In the present study, the GCC (superior and inferior) showed statistically significant reduction in both diabetic groups in comparison with the normal group. In addition, we found that GCC in the NPDR group was thinner than the diabetic group with no DR, but the reduction was not statistically significant. Chhablani et al. [15] reported early thinning of GC complex thickness using the Cirrus HD-OCT, and Zhu et al. [16] found that the macular GCC thickness in the non-DR eyes was significantly reduced by 6.8% in the superior region, whereas no significant difference was found in the inferior area in comparison with control eyes. Demir et al. [17] concluded that GCC and RNFL were thinner in patients with DM (without DR and with mild or moderate NPDR) compared with control patients, but this difference was not statistically significant. Recently, Tavares Ferreira et al. [18] found a thinner retina, with decreased thickness particularly in the inner layers, in diabetic patients without DR after 1 year of follow-up. This agreement between the results of the current study about GCC and other studies’ results may give good evidence about neuronal degeneration that may help in the early detection of DR especially in the early stages of DR and diabetic cases without any features of DR.

In conclusion, the data of the present study revealed a significantly reduced GCIPL and RNFLT values in both no DR and mild-NPDR groups compared with healthy controls. Therefore, retinal neuronal degeneration may occur in the early stages of DR even before microvascular abnormalities are visible.

Financial support and sponsorship

Nil.

Conflicts of interest

There are no conflicts of interest.



 
  References Top

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Barber AJ, Gardner TW, Abcouwer SF. The significance of vascular and neural apoptosis to the pathology of diabetic retinopathy. Invest Ophthalmol Vis Sci 2011; 52:1156–1163.  Back to cited text no. 3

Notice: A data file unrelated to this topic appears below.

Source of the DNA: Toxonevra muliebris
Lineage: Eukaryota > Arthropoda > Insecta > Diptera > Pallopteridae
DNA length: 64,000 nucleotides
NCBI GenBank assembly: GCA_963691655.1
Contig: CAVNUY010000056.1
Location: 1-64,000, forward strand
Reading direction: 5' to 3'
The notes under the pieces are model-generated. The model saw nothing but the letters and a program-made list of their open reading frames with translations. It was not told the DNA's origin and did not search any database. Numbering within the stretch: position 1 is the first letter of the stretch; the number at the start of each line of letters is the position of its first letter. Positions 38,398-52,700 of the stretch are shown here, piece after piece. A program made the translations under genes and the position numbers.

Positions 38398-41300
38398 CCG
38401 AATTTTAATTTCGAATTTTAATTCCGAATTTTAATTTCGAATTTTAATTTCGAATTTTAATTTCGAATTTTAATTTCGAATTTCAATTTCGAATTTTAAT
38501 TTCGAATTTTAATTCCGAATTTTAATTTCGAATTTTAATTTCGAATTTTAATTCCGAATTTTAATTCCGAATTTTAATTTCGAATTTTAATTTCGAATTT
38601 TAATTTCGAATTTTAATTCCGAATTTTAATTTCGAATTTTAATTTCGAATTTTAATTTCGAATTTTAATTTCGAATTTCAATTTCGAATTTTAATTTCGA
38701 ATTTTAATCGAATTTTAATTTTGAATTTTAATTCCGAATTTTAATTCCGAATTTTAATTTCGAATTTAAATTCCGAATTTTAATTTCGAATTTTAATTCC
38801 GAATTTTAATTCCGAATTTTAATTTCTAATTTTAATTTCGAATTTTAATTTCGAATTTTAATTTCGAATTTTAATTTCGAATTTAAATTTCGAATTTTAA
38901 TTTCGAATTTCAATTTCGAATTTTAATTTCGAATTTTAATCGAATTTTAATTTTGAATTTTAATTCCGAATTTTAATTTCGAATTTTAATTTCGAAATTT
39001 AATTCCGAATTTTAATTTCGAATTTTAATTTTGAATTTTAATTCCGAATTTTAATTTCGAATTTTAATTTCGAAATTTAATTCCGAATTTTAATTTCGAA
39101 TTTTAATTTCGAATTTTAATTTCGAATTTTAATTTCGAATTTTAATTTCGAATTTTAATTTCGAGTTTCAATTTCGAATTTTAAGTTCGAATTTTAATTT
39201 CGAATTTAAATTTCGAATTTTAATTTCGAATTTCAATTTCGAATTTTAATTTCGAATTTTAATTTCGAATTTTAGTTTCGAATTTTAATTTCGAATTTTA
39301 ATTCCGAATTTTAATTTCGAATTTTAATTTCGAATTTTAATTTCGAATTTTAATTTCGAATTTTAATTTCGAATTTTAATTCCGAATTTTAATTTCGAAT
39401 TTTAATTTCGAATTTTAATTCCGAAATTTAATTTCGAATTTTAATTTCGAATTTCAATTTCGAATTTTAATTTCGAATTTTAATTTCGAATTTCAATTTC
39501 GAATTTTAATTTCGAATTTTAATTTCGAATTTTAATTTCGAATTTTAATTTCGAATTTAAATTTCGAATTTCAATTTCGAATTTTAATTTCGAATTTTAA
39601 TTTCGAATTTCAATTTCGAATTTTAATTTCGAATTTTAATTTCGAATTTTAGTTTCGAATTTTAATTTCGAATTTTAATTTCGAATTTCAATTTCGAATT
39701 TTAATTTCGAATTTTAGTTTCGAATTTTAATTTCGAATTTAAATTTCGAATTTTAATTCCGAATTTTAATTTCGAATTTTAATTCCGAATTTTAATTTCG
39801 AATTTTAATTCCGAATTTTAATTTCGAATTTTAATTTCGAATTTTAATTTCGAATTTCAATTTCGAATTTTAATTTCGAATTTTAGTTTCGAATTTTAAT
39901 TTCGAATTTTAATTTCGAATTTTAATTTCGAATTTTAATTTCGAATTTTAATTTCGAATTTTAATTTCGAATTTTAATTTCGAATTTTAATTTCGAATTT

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Wilkinson CP, Ferris FL III, Klein RE. Proposed international clinical diabetic retinopathy and diabetic macular edema disease severity scales. Ophthalmology 2003; 110:1679.  Back to cited text no. 7
    
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Abbott NJ, Ronnback L, Hansson E. Astrocyte-endothelial interactions at the blood-brain barrier. Nat Rev Neurosci 2006; 7:41–53.  Back to cited text no. 8
    
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Takis A, Alonistiotis D, Panagiotidis D. Comparison of the nerve fiber layer of type 2 diabetic patients without glaucoma with normal subjects of the same age and sex. Clin Ophthalmol 2014; 8:455–463.  Back to cited text no. 9
    
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Oshitari T, Hanawa K, Adachi E. Changes of macular and RNFL thicknesses measured by stratus OCT in patients with early stage diabetes. Eye 2009; 23:884–889.  Back to cited text no. 10
    
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Chen Y, Li J, Yan Y, Shen X. Diabetic macular morphology changes may occur in the early stage of diabetes. BMC Ophthalmol 2016; 16:12.  Back to cited text no. 11
    
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Demir M, Oba E, Sensoz H, Ozdal E. Retinal nerve fiber layer and ganglion cell complex thickness in patients with type 2 diabetes mellitus. Indian J Ophthalmol 2014; 62:719–720.  Back to cited text no. 12
[PUBMED]  [Full text]  
13.
Takahashi H, Goto T, Shoji T. Diabetes-associated retinal nerve fiber damage evaluated with scanning laser polarimetry. Am J Ophthalmol 2006; 142:88–94.  Back to cited text no. 13
    
14.
Van Dijk HW, Verbraak FD, Kok PH, Stehouwer M, Garvin MK, Sonka M et al. Early neurodegeneration in the retina of type 2 diabetic patients. Invest Ophthalmol Vis Sci 2012; 53:2715–2719.  Back to cited text no. 14
    
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Chhablani J, Sharma A, Goud A, Peguda HK, Rao HL, Begum VU. Neurodegeneration in type 2 diabetes: evidence from spectral-domain optical coherence tomography. Invest Ophthalmol Vis Sci 2015; 56:6333–6338.  Back to cited text no. 15
    
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Zhu TP, Ma J, Li YH. Association between retinal neuronal degeneration and visual function impairment in type 2 diabetic patients without diabetic retinopathy. Sci China Life Sci 2015; 58:550–555  Back to cited text no. 16
    
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Demir M, Ersin O, Sensoz H. Retinal nerve fiber layer and ganglion cell complex thickness in patients with type 2 diabetes mellitus. Indian J Ophthalmol 2014; 62:719–722.  Back to cited text no. 17
[PUBMED]  [Full text]  
18.
Tavares Ferreira J, Alves M, Dias-Santos A, Costa L, Santos BO, Cunha JP et al. Retinal neurodegeneration in diabetic patients without diabetic retinopathy. Invest Ophthalmol Vis Sci 2016; 57:6455–6460.  Back to cited text no. 18
    


    Figures

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    Tables